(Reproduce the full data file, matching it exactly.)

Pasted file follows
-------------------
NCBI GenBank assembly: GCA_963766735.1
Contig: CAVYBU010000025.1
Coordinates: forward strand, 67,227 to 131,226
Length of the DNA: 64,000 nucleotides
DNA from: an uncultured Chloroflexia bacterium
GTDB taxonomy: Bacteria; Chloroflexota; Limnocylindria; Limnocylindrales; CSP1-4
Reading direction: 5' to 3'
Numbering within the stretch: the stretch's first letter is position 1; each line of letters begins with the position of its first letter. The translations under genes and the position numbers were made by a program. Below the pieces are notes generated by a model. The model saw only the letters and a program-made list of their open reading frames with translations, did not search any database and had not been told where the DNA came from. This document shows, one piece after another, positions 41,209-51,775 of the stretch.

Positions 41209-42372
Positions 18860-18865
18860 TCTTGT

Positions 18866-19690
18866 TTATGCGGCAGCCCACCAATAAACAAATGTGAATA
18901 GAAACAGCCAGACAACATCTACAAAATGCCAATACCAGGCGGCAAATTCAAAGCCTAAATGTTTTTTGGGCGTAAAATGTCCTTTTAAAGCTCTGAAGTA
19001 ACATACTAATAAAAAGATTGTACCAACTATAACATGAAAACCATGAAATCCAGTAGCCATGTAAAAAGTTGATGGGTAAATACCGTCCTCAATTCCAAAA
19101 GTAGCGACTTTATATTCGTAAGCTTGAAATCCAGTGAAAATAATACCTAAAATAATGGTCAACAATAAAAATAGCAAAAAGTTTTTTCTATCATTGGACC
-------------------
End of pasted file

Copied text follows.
NCBI GenBank assembly: GCA_963766735.1
Contig: CAVYBU010000025.1
Coordinates: forward strand, 67,227 to 131,226
Length of the DNA: 64,000 nucleotides
DNA from: an uncultured Chloroflexia bacterium
GTDB taxonomy: Bacteria; Chloroflexota; Limnocylindria; Limnocylindrales; CSP1-4
Reading direction: 5' to 3'
Numbering within the stretch: the stretch's first letter is position 1; each line of letters begins with the position of its first letter. The translations under genes and the position numbers were made by a program. Below the pieces are notes generated by a model. The model saw only the letters and a program-made list of their open reading frames with translations, did not search any database and had not been told where the DNA came from. This document shows, one piece after another, positions 41,209-51,775 of the stretch.

Positions 41209-42372
Positions 18860-18865
18860 TCTTGT

Positions 18866-19690
18866 TTATGCGGCAGCCCACCAATAAACAAATGTGAATA
18901 GAAACAGCCAGACAACATCTACAAAATGCCAATACCAGGCGGCAAATTCAAAGCCTAAATGTTTTTTGGGCGTAAAATGTCCTTTTAAAGCTCTGAAGTA
19001 ACATACTAATAAAAAGATTGTACCAACTATAACATGAAAACCATGAAATCCAGTAGCCATGTAAAAAGTTGATGGGTAAATACCGTCCTCAATTCCAAAA
19101 GTAGCGACTTTATATTCGTAAGCTTGAAATCCAGTGAAAATAATACCTAAAATAATGGTCAACAATAAAAATAGCAAAAAGTTTTTTCTATCATTGGACC